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Book review: 'The Trek East: Mormonism Meets Japan' shares growth of LDS Church in Japan

"THE TREK EAST: Mormonism Meets Japan, 1901-1968," by Shinji Takagi, Greg Kofford Books, $39.95, 608 pages (nf)

When Shinji Takagi first began to write a history of the missionary efforts of The Church of Jesus Christ of Latter-day Saints and its rise in Japan, his initial purpose was to “elucidate important historical (missionary) episodes… against Japan’s evolving economic, legal, political, religious and social backgrounds….”

After 25 years and numerous stops and starts, “The Trek East” is a powerful reminder of the sacrifices made by members of the church — American and Japanese — to establish the gospel in the Land of the Midnight Sun.

“The Trek East” covers from 1901 when the first missionaries began their efforts in Japan to 1968 when the Japanese Mission was strong enough to split into two. (There are currently seven missions in Japan.)

The stories of early converts and the struggles they encountered are followed by the difficult events of World War II. Myriad historical records help readers understand the challenges that faced LDS Church members immediately after WWII and the adjustments made to meet the needs of old members and new converts. Individual “heroes” are highlighted as they sacrificed to help the Japanese find access to the gospel of Christ.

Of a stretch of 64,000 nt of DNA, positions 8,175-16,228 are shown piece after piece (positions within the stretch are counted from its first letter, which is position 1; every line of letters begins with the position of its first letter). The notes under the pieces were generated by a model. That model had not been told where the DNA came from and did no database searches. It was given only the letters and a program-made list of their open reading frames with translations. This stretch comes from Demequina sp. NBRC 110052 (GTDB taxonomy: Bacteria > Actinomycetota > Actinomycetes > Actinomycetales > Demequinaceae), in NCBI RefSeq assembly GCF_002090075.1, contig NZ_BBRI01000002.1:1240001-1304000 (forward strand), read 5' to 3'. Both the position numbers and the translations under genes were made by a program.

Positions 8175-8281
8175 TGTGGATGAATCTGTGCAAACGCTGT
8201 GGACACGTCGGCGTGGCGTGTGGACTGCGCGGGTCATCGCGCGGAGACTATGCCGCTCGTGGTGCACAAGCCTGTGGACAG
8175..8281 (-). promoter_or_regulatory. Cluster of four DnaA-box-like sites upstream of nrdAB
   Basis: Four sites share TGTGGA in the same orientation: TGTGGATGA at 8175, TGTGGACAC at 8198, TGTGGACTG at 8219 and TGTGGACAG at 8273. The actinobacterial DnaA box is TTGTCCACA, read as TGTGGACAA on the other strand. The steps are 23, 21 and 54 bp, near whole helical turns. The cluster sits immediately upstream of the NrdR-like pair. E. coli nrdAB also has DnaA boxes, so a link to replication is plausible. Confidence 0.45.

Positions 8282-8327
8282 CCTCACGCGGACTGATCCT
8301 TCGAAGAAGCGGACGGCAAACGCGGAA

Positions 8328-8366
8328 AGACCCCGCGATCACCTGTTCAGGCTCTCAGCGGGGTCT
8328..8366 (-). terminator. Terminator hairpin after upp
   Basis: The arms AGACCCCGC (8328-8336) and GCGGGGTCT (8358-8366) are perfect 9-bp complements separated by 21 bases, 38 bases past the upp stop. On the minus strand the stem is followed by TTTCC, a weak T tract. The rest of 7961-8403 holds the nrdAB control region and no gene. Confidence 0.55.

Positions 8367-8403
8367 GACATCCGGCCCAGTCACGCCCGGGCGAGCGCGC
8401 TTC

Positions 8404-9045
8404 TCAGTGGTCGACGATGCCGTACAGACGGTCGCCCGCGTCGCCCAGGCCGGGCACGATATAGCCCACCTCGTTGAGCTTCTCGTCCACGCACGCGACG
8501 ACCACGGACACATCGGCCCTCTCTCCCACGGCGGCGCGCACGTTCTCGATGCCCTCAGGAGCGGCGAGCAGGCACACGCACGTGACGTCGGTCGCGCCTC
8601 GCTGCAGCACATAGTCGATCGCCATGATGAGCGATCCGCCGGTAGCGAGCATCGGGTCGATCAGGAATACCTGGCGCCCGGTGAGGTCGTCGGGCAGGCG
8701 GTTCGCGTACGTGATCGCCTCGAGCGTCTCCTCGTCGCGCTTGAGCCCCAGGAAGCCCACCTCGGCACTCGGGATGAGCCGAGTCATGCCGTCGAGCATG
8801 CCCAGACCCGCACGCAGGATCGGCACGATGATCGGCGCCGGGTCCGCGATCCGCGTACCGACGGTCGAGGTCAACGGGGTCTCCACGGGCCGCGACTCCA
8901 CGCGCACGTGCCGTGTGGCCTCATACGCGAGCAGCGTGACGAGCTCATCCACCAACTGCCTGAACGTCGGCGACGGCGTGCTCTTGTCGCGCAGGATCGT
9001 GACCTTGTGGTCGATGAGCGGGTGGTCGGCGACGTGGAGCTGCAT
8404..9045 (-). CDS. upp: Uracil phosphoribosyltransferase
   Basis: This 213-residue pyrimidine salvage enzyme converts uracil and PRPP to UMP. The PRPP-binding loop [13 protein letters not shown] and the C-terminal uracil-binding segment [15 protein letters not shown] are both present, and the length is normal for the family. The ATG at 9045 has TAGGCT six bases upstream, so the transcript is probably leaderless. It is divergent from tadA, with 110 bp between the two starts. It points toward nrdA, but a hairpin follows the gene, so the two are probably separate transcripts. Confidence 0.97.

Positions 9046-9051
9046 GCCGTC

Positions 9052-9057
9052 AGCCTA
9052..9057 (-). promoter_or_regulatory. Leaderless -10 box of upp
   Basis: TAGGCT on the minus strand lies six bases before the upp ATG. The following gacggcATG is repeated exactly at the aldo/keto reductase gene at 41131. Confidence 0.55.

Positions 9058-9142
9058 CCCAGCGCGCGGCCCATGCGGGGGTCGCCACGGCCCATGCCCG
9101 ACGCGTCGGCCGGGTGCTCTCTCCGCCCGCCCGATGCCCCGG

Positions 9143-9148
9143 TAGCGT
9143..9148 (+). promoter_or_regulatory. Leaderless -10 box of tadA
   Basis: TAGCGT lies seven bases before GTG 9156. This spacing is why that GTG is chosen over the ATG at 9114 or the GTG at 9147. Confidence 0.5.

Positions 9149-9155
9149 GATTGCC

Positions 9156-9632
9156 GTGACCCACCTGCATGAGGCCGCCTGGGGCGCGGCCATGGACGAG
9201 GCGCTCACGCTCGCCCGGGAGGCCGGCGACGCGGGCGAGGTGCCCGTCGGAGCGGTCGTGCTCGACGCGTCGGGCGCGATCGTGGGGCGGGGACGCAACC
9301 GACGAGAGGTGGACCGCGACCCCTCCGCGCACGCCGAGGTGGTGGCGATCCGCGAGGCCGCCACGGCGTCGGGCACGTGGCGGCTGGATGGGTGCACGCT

Takagi shares in the preface that, “the outcome is not the type of devotional history some Mormon readers may expect.” As an example, there are times when the record exposes weakness in some who were called to serve. Yet, there are other experiences that are deeply uplifting and spiritual — the type that will invite readers to reflect on the spiritual nature of missionary efforts. Takagi is true to his source material even when it might be uncomfortable for readers.

This is a wonderful book, full of historical knowledge on a lesser-known subject in LDS history. The author, who is Japanese, LDS and lives in Virginia, is deeply invested in the subject and carefully includes all sides of the history. Those who have an interest in Japanese mission history or obscure history will be pleased with this work of love.

Mike Whitmer lives in West Valley City and can be reached at